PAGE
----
Dominion President Jack Frost presented the Legion’s gift to retired lieutenant-general Charles Belzile, co-chair of the Partnership Committee and to General Maurice Baril, the former chief of defence staff, who is chair of the Beechwood Memorial Centre Inaugural Fundraising Campaign. The presentation was part of a ceremony at the centre May 22 which announced that the campaign had reached the half-way point in its efforts to raise $1 million for the centre.
Frost said the donation was made on behalf of all Legion members since the hall would always represent the significance of remembrance.
The National Memorial Centre complements the National Military Cemetery for the Canadian Forces, the Royal Canadian Mounted Police Cemetery and a veterans cemetery. Former prime minister Sir Robert Borden, governor general Ray Hnatyshyn and Sir Sanford Fleming are buried within the adjacent Beechwood Cemetery grounds.
Branches wishing to contribute to the National Memorial Centre can send donations to the Beechwood Cemetery Foundation, 280 Beechwood Ave., Box 7025, Ottawa, ON K1L 8E2.
Window Celebrates The Role Of Military Chaplains
Hope In A Broken World is the theme chosen for a magnificent stained glass window paying tribute to the sacrifices of Canada’s military chaplains unveiled in November at The National Memorial Centre in Ottawa.
Commissioned by the Canadian Military Chaplains Association, the window was created by Bill vanDerboor of Luxfer Studios Ltd. in Toronto. The window cost $35,000. This money was raised by the association with the help of a $5,000 grant from Dominion Command of The Royal Canadian Legion.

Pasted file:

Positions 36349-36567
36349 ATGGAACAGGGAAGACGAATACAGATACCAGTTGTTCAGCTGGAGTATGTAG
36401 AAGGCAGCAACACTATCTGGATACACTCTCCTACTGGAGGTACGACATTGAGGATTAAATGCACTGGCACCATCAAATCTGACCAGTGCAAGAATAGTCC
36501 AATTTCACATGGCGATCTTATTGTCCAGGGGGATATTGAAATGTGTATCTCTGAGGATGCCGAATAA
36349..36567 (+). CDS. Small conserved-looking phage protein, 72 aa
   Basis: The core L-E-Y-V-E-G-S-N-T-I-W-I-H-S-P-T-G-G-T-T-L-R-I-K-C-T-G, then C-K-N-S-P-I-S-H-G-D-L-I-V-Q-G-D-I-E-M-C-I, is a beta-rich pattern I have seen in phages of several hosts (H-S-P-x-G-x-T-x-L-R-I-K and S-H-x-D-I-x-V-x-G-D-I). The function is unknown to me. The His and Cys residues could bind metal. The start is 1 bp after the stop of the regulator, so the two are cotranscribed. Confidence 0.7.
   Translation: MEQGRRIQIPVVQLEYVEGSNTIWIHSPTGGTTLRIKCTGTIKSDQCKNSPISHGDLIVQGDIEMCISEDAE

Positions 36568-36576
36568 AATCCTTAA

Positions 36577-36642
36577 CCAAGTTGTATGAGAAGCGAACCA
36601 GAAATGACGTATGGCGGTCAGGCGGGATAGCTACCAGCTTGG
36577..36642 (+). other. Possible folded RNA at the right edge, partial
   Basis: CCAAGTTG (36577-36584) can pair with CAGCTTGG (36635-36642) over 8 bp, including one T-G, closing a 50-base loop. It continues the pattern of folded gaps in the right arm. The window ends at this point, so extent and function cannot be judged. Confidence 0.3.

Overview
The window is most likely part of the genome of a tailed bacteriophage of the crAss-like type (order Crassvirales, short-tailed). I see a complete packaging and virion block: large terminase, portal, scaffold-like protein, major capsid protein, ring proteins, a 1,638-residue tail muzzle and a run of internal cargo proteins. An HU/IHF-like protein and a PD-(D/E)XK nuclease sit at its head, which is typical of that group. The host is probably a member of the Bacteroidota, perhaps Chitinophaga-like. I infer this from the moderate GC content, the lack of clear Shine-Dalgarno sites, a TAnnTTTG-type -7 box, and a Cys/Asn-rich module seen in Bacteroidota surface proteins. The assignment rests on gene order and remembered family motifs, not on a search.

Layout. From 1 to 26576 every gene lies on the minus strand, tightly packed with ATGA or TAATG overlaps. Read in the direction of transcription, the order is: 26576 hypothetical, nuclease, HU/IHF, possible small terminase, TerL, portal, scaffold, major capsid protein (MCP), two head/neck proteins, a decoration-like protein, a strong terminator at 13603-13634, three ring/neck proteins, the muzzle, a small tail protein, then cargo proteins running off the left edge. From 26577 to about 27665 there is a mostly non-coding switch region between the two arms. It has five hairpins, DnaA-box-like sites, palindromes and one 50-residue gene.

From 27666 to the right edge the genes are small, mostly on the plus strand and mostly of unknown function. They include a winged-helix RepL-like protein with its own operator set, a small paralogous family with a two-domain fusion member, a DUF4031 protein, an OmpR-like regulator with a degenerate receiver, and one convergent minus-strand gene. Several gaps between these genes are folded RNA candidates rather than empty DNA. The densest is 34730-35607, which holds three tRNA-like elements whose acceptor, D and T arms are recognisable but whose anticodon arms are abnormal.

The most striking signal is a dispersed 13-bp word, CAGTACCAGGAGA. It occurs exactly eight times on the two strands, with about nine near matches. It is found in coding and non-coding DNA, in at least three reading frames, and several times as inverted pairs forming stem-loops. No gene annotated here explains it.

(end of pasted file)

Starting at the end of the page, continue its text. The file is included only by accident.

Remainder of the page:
The five-metre-high, two-metre wide window is the only window in the room. It is lit by magnified natural lighting from outside that makes the multi-coloured image come alive.
The base of the window illustrates a scene from the life of Saint Martin of Tours, the fourth-century soldier who would become the Bishop of Tours in France. While still a soldier, Martin came across a nearly naked beggar on a frigid day. Martin is said to have taken his own fine white cloak lined with lamb’s wool and sliced it in two in order to give half to the beggar to shield him from the cold.
The story is an important one for chaplains, said Padre Gerry Peddle, a former chaplain-general and member of the Beechwood Cemetery Foundation. “The word chaplain comes from the Old French word ‘chapelain,’ meaning cloak,” he said.
Around the image of Saint Martin and the beggar are ghost-like images of those who have served in Canada’s military. “The images are from the founding of Canada right up to modern day peacekeeping operations,” said Peddle. The images include soldiers, sailors, airmen and nursing sisters. Among those images are a scene from the repatriation of the Unknown Soldier for the Tomb at the National War Memorial and the brooding image of a mother weeping for her sons on the Canadian National Vimy Memorial in France.
All these images are imposed over a grey stained glass image of a rock representing the chaos and conflict of war. Out of the rock grows the Tree of Life which dominates the window. Behind the tree is the sun with its rays filling out the top portion of the window. “The sun is source of all light and life and also represents God, the ultimate source of all light and life. Even the rock would not exist without God,” said Peddle.
Under the tree is the other dominate image of the window that of a military chaplain administering the last rites to a soldier who has fallen on the battlefield. The colours in these figures are rich representing the real world which is influenced by the ghostly figures around the rock.